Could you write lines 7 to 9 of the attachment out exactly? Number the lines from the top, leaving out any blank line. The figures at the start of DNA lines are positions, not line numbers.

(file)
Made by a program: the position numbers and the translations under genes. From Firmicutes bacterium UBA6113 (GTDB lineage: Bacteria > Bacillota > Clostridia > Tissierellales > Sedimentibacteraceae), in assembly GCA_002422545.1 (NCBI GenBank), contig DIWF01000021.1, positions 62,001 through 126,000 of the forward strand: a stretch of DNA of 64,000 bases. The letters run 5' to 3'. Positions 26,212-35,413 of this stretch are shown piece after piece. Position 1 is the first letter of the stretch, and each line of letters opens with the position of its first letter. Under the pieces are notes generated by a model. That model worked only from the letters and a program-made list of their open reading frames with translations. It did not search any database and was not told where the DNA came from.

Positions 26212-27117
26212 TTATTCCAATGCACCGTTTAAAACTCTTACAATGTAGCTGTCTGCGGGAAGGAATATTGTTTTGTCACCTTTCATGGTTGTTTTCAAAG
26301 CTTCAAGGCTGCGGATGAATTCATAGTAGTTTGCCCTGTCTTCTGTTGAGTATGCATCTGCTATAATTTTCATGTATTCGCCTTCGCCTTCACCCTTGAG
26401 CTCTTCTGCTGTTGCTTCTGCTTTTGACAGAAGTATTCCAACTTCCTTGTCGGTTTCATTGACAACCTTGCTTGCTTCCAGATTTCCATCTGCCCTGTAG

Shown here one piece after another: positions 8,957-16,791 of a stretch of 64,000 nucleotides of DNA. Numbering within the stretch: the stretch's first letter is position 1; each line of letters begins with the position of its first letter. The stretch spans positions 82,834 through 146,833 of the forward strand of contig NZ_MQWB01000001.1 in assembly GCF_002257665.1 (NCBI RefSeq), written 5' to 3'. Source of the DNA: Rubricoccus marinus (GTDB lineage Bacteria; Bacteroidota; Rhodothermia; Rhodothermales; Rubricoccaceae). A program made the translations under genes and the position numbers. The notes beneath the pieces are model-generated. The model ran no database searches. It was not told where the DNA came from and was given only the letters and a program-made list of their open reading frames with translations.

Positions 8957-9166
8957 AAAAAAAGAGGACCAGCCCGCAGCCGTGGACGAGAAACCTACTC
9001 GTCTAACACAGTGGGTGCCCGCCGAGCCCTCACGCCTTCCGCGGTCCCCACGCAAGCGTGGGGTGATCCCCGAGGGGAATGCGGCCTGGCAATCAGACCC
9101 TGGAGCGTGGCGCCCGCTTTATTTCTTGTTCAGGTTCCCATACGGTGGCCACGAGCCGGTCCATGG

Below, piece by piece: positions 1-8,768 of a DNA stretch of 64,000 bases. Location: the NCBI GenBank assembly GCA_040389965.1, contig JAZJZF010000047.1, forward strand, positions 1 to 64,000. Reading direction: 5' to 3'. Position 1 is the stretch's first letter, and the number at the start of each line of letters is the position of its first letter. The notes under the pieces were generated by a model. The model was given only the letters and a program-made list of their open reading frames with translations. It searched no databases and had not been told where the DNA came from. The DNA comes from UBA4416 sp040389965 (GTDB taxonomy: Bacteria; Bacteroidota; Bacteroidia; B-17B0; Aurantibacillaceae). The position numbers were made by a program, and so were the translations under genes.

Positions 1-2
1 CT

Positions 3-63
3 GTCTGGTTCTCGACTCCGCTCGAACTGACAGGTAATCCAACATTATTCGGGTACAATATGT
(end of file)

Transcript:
Positions 8957-9166
8957 AAAAAAAGAGGACCAGCCCGCAGCCGTGGACGAGAAACCTACTC
9001 GTCTAACACAGTGGGTGCCCGCCGAGCCCTCACGCCTTCCGCGGTCCCCACGCAAGCGTGGGGTGATCCCCGAGGGGAATGCGGCCTGGCAATCAGACCC